Let us first understand the meaning of OTC market and exchange regulated markets. And then you would be learning the varied differences between the two.
Meaning of OTC Market
The full form for OTC is Over-the-Counter. OTC market deals with equities, shares and derivatives. The transaction starts during the opening hours of the Trade market, while the transaction necessarily needs to be squared up, at the close of market hours. Trade markets open at 10 am in the morning and close at 4 pm.
Meaning of Exchange market
Exchange market is nothing but a forex market where currencies are traded with one another. The rising value of a US dollar is traded against the falling value of a Euro; and the transaction can take place vice versa. Several forms of currencies are traded against one another, and you thereby get a regulated exchange market, in place. You can trade with more than 8 currencies at a time, if you know the tricks of the trade.
Now we are going to have a look at the varied differences between Exchange trading and OTC trading, one by one:
Exchange regulated markets are centralized. Here, a single party mediates and thereby connects buyers with the sellers. All the transactions are therefore completed through a centralized source. On the other hand, Over the Counter trading is completely de-centralized. In other words, several mediators compete with one another, in order to link buyers with their respective sellers. There is a major advantage with the way de-centralized markets operate. Since many brokers are involved in connecting stakeholders with buying and selling shares or stocks, the intermediary costs involved are as low as possible.
In a regulated exchange market, all the transactions are standardized. In other words, The SEBI or the Stock Exchange Board of India acts as the guarantor for all transactions. In an OTC, there is no specific guarantee or agreement and the contracts are customized as per the requirement. Hence, the level of risk increases manifold in an OTC market.
Level of counter-party risk that is involved
When you buy or sell something through OTC market and via a private transaction, you are generally not assured of getting, what you had ideally bargained for. The other party may also not be able to deliver the desired stock, bond or any other security within the stipulated time frame. You may get a different share or bond from what you had asked for; and, this risk is broadly referred to as a counter-party risk.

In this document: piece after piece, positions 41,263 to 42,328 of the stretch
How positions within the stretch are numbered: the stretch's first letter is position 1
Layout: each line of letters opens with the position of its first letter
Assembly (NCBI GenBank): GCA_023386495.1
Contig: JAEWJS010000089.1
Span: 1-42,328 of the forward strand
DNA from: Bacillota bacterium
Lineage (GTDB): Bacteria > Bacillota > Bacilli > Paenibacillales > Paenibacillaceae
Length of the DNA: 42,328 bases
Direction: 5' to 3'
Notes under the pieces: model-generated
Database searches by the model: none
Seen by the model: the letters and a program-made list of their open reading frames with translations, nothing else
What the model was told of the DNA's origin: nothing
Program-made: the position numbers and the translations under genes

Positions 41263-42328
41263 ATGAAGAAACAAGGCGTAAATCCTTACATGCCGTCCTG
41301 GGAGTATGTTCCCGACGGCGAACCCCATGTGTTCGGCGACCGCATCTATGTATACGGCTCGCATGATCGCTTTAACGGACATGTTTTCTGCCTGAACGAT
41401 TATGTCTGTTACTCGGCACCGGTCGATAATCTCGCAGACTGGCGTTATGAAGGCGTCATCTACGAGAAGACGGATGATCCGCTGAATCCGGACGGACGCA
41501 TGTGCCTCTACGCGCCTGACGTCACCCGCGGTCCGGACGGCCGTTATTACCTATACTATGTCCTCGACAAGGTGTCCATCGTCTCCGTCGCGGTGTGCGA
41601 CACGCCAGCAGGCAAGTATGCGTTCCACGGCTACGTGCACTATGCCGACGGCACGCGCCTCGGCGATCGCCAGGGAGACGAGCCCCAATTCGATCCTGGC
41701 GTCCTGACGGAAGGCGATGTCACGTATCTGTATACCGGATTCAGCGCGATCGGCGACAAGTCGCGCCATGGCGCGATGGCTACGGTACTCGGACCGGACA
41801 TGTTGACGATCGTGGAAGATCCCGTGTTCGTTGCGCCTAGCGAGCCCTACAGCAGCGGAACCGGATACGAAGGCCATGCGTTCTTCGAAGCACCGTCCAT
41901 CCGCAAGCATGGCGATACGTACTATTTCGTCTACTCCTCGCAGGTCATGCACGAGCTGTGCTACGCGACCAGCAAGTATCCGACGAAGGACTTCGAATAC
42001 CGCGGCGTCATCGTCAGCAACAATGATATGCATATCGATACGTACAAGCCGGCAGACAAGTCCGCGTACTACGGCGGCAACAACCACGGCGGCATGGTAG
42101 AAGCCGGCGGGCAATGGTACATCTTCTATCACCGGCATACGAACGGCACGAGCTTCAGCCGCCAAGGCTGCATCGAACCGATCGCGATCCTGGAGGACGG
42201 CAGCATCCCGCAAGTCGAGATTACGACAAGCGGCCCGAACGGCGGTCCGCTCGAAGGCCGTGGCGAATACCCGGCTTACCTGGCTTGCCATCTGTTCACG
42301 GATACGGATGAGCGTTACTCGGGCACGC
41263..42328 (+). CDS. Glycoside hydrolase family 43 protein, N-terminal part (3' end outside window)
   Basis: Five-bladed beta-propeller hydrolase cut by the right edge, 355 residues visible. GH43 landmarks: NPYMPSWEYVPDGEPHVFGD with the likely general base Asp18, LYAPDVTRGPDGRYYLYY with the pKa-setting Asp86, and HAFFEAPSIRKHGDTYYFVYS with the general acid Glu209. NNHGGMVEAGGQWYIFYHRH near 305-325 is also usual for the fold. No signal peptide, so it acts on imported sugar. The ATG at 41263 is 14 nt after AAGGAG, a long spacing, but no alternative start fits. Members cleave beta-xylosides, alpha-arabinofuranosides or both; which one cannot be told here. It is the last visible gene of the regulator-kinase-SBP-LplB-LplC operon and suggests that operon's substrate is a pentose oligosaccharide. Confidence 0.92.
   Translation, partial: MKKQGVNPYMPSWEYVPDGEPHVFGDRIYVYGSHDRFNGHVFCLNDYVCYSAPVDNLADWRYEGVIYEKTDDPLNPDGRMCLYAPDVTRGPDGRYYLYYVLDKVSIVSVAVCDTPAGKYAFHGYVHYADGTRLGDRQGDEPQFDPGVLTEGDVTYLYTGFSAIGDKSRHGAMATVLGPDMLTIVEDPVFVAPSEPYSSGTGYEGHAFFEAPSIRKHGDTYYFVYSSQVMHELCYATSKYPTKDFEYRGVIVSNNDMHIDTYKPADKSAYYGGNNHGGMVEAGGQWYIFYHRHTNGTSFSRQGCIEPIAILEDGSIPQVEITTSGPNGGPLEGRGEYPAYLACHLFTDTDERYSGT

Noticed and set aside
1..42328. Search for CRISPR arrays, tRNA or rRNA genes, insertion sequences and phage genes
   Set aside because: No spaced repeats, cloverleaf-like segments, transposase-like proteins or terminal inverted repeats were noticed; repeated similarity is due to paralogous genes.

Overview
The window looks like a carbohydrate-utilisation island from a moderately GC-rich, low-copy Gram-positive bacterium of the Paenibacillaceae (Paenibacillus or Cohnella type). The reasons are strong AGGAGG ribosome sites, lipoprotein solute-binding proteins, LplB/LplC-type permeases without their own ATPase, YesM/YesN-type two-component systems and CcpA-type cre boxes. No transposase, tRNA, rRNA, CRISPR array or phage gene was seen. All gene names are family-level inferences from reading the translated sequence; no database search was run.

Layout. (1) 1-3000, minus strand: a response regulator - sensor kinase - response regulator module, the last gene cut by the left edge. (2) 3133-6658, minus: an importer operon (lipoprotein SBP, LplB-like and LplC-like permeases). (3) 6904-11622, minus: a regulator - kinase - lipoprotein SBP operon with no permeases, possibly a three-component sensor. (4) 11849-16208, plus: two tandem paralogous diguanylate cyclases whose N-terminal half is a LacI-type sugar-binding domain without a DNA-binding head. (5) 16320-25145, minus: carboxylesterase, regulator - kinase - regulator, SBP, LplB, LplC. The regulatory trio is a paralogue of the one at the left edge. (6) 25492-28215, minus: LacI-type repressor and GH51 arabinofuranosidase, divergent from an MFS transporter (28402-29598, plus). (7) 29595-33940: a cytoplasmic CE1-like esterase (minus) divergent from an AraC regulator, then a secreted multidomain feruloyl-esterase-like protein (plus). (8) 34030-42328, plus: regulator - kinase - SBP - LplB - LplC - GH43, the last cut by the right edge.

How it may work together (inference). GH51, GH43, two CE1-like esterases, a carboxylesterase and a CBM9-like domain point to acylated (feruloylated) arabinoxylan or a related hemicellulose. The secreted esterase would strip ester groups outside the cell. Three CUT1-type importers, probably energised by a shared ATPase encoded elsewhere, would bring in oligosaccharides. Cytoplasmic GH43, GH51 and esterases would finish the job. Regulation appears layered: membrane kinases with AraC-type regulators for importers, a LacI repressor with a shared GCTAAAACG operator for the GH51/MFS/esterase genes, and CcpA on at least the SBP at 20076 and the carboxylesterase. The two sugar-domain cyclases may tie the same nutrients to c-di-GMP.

On the other hand, commodities in a regulated exchange market are governed by the Securities Exchange Board of India or SEBI. Hence, the question of a counter-party risk barely arises. Investors purchase securities governed by an exchange board with a higher level of confidence and are ready to pay more for such stocks. It is therefore imperative that businesses are better off selling securities via a defined exchange center rather than through a private transaction. You can take a short-term online course based on ‘How are currencies traded in a Forex Market’ to get a better insight into it.
An exchange market is more of an open market. Here the prices of currencies, start date, expiration date and parties involved are clearly transparent or rather highly visible. On the other hand, in an OTC market, all terms and conditions involved with a transaction are held within counter parties only. There are multiple brokers involved, with regard to stocks or shares. You can refer blogs on ‘How are currencies traded in a Forex Market, to get a better idea on how the regulated markets operate.
Know which parties are involved
In a regulated exchange market, it is the governing body that is the counter party to all transactions which are traded within the domain. While in a de-centralized or rather OTC market, there are several brokers or mediators facilitating buying and selling of equities or shares. Though the competition is high, the transaction costs are relatively lower in an OTC market.
We have thus seen the meaning and definition of Exchange markets and OTC markets. We have also learnt the core differences between the two of them. You need to trade wisely in order to make good money either in the trading market or currency market. You cannot make money depending on luck or by chance, and there is no short-cut route to success, whatsoever!
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